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How to Care for an American Toad

Five Parts:Housing the toadMaintaining comfort levelsFeeding the toadMaintaining hygiene and healthKeeping a toad temporarily

American toads ( Bufo americanus ) make great pets. Learn to care for your own toad, and keep them healthy!

Part 1
Housing the toad

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    Prepare a home. Find a 10 or 20 gallon (37.9 or 75.7 L) aquarium. A 5 gallon (18.9 L) tank is too small for a regular habitat depending on the size of the toad, but will work in temporary conditions.
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    Make the habitat as much like the toad's natural area as possible, which includes dirt and sand, grass, water, small logs and rocks.
    • Fill the tank with 3–4 inches (7.6–10.2 cm) of organic potting soil, preferably with peat moss. Two inches works if you have other refuges for the toad such as a leafy plant or tilted piece of bark. Most pet stores carry ground coconut fiber or forest bark bedding which is an excellent substrate.
    • Find a medium-sized rock or a piece of slate and wedge it at an angle, near a corner of the tank as the toad may want to burrow underneath a rock.
    • Put one or two hollow logs and some moss in the tank if you want a natural environment for the toad, or you may use fish tank props to decorate it.
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    Add water. Using a Tupperware® container that is at least two toads wide and four toads long (big enough for him to swim around in), bury it so the top is level with the dirt, and fill it with filtered/unchlorinated water. Amphibians are sensitive to chlorine so do not use straight chlorinated city tap water; bottled water is okay to use. You can get distilled water at the drug or grocery store.
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    Be sure the lid closes securely. Never leave the tank without the lid on it. Never use a cardboard lid.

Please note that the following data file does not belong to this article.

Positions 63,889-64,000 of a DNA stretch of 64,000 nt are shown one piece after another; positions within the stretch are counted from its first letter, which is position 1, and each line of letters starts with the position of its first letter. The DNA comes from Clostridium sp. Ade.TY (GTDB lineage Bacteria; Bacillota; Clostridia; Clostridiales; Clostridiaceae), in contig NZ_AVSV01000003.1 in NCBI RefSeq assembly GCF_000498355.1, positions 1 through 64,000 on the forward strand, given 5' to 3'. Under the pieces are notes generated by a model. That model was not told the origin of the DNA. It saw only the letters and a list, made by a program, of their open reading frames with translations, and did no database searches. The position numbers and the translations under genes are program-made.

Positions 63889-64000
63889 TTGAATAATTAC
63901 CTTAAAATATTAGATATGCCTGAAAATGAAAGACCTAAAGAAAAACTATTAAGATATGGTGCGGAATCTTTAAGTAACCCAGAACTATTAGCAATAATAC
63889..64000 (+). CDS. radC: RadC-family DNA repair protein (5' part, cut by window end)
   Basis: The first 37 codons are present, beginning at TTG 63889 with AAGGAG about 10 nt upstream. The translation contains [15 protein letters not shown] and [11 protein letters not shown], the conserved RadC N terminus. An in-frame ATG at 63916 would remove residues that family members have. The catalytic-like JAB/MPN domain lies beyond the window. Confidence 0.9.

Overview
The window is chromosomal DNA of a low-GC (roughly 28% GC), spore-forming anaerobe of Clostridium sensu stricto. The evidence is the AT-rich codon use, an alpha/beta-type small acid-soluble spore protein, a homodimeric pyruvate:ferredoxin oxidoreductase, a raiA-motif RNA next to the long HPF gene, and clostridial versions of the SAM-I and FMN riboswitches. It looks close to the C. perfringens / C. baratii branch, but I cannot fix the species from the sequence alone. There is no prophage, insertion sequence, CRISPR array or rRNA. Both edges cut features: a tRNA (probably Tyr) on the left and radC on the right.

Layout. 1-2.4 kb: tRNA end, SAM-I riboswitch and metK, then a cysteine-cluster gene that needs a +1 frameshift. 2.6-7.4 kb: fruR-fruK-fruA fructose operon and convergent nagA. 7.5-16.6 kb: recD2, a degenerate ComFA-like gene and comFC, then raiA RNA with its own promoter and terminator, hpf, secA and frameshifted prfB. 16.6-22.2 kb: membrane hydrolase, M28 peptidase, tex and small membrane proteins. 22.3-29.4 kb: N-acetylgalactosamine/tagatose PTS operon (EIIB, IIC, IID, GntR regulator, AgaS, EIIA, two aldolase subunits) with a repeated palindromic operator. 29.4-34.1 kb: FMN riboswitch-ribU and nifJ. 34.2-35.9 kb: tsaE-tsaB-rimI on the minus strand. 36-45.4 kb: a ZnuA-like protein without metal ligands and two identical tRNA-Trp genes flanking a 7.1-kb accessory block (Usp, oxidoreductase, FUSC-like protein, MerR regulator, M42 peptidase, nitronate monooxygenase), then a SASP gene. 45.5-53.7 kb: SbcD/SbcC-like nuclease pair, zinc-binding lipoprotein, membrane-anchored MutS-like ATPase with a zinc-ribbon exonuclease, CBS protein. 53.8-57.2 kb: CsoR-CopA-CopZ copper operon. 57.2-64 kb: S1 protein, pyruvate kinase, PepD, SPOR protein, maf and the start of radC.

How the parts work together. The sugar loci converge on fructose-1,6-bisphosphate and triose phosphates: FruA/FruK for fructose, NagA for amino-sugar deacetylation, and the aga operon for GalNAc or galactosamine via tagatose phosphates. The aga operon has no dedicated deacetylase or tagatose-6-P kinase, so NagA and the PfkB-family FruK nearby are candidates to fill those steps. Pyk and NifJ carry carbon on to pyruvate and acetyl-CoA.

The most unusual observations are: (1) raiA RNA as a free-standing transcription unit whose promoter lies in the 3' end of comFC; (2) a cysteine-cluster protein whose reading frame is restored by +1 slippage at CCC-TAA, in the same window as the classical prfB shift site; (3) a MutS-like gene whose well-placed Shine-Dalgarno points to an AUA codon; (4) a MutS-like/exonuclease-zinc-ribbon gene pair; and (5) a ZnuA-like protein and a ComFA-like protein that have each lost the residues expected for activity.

Part 2
Maintaining comfort levels

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    Be sure that the habitat does not get below 60˚F or above 70˚F. [1]

Part 3
Feeding the toad

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    Feed your toad properly. Toads will basically eat any small insect that fits into their mouths. One good rule is to feed the toad every other day.
    • For a small toad: 2 little bugs per day OR one small slug OR 1 pinhead crickets
    • Medium toad: 2 small bugs per day OR regular size slug OR 2 small crickets
    • Large toad: 3 small bugs per day OR large slug OR 3 small crickets
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    Feed toads live food as they only eat things that move. Do not attempt to feed dead insects as they decompose quickly and there is no point feeding something dead that risks harboring dangerous bacteria.
    • Toads are predators and have voracious appetites. An adult toad in your garden will eat up to 25 mosquitoes a night. In captivity, a well cared for toad will be fat. A skinny toad is a starving toad. Many pet/bait shops sell crickets. You can buy around 10 crickets and keep them in small kritter keeper with a few apple slices and some hiding spots like egg carton egg holders.
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    Alternatively, catch insects outside. Go for insects such as small beetles, pill bugs and crickets to supply your pet.
    • Toads love the little gray roly-poly bugs that can often be found under moist bark or wood pieces on the ground, under rocks, and in other places like that. They are easy to supply, or even cultivate on your own- just take a large container and punch holes in the top, place rotting leaves and bark in with some crumpled paper, and dump in the bugs. They will usually do fine and multiply.

Part 4
Maintaining hygiene and health

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    Perform regular maintenance. Change water daily (they use this dish as a toilet), remove any uneaten bugs (crickets can actually nibble on the toad's skin while it is sleeping) and shake dirt or sand off decorations.
    • If the dirt in your toad's aquarium becomes dry, use a spray bottle to moisten it. Toads also enjoy a misting every now and then. Don't turn the dirt into mud! Just make sure it is not dry.
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    If your toad appears to be lethargic or especially thin, look up "Toad Illnesses" on Google and refine your search by adding "thin" or whatever describes the current illness.
    • If your toad suddenly disappears, do not worry. He may be burrowed deep in the substrate to cool off or just to take a nap. He will come back up when he feels the need to bathe or air out.